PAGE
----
Overview

Design Principles

The toolkit wraps each game by Env class with easy-to-use interfaces. The goal of this toolkit is to enable the users to focus on algorithm development without caring about the environment. The following design principles are applied when developing the toolkit:

  • Reproducible. Results on the environments can be reproduced. The same result should be obtained with the same random seed in different runs.

  • Accessible. The experiences are collected and well organized after each game with easy-to-use interfaces. Uses can conveniently configure state representation, action encoding, reward design, or even the game rules.

  • Scalable. New card environments can be added conveniently into the toolkit with the above design principles. We also try to minimize the dependencies in the toolkit so that the codes can be easily maintained.

RLCard High-level Design

This document introduces the high-level design for the environments, the games, and the agents (algorithms).

Environments

We wrap each game with an Env class. The responsibility of Env is to help you generate trajectories of the games. For developing Reinforcement Learning (RL) algorithms, we recommend to use the following interfaces:

  • set_agents: This function tells the Env what agents will be used to perform actions in the game. Different games may have a different number of agents. The input of the function is a list of Agent class. For example, env.set_agent([RandomAgent(), RandomAgent()]) indicates that two random agents will be used to generate the trajectories.

  • run: After setting the agents, this interface will run a complete trajectory of the game, calculate the reward for each transition, and reorganize the data so that it can be directly fed into a RL algorithm.

For advanced access to the environment, such as traversal of the game tree, we provide the following interfaces:

  • step: Given the current state, the environment takes one step forward, and returns the next state and the next player.

  • step_back: Takes one step backward. The environment will restore to the last state. The step_back is defaultly turned off since it requires expensively recoeding previous states. To turn it on, set allow_step_back = True when make environments.

  • get_payoffs: At the end of the game, this function can be called to obtain the payoffs for each player.

We also support single-agent mode and human mode. Examples can be found in examples/.

  • Single agent mode: single-agent environments are developped by simulating other players with pre-trained models or rule-based models. You can enable single-agent mode by env.set_mode(single_agent_mode=True). Then the step function will return (next_state, reward, done) just as common single-agent environments. env.reset() will reset the game and return the first state.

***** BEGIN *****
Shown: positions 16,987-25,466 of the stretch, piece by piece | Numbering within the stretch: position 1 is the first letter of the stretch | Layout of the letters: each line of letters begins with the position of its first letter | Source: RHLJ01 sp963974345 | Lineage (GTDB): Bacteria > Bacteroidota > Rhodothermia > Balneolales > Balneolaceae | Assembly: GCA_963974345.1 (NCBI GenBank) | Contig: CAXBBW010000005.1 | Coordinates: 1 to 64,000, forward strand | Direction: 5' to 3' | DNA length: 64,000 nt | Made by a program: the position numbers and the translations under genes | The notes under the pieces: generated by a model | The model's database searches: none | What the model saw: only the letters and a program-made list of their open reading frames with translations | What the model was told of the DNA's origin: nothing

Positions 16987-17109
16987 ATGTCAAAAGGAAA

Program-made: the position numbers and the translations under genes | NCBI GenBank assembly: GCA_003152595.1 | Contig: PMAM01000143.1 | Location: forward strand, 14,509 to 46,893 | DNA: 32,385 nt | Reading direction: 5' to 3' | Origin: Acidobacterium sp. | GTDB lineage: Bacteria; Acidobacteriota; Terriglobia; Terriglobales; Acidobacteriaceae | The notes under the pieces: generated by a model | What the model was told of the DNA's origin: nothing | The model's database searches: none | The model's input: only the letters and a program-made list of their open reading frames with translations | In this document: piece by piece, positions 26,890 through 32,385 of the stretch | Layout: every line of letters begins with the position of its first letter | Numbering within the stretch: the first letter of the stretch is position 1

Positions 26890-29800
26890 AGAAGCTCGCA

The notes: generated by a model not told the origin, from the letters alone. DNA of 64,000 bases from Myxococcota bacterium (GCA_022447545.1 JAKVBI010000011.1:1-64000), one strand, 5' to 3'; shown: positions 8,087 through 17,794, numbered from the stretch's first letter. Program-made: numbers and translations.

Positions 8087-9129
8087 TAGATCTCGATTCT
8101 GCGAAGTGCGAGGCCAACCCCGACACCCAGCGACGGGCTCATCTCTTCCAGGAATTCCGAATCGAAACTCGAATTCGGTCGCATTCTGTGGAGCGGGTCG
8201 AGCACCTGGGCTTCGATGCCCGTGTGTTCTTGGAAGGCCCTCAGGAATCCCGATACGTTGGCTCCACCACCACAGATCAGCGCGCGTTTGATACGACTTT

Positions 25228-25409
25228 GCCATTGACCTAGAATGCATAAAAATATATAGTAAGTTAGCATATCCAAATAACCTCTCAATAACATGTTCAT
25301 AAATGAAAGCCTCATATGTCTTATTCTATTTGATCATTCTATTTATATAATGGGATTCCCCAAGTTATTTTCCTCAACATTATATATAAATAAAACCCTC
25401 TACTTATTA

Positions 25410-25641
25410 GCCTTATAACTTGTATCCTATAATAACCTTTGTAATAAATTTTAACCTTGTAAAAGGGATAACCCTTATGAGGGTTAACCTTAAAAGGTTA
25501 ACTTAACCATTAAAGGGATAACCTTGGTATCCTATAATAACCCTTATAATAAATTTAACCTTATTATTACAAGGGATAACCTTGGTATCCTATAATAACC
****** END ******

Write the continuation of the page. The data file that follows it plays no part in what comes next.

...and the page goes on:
• Human mode: we provide interfaces to play with the trained agents. You can enable single-agent mode by env.set_mode(human_mode=True). Then the terminal will print out game information and we play with the agents.

Games

Card games usually have similar structures. We abstract some concepts in card games and follow the same design pattern. In this way, users/developers can easily dig into the code and change the rules for research purpose. Specifically, the following classes are used in all the games:

  • Game: A game is defined as a complete sequence starting from one of the non-terminal states to a terminal state.

  • Round: A round is a part of the sequence of a game. Most card games can be naturally divided into multiple rounds.

  • Dealer: A dealer is responsible for shuffling and allocating a deck of cards.

  • Judger: A judger is responsible for making major decisions at the end of a round or a game.

  • Player: A player is a role who plays cards following a strategy.

To summarize, in one Game, a Dealer deals the cards for each Player. In each Round of the game, a Judger will make major decisions about the next round and the payoffs in the end of the game.

Agents

We provide examples of several representative algorithms and wrap them as Agent to show how a learning algorithm can be connected to the toolkit. The first example is DQN which is a representative of the Reinforcement Learning (RL) algorithms category. The second example is NFSP which is a representative of the Reinforcement Learning (RL) with self-play. We also provide CFR and DeepCFR which belong to Conterfactual Regret Minimization (CFR) category. Other algorithms from these three categories can be connected in similar ways.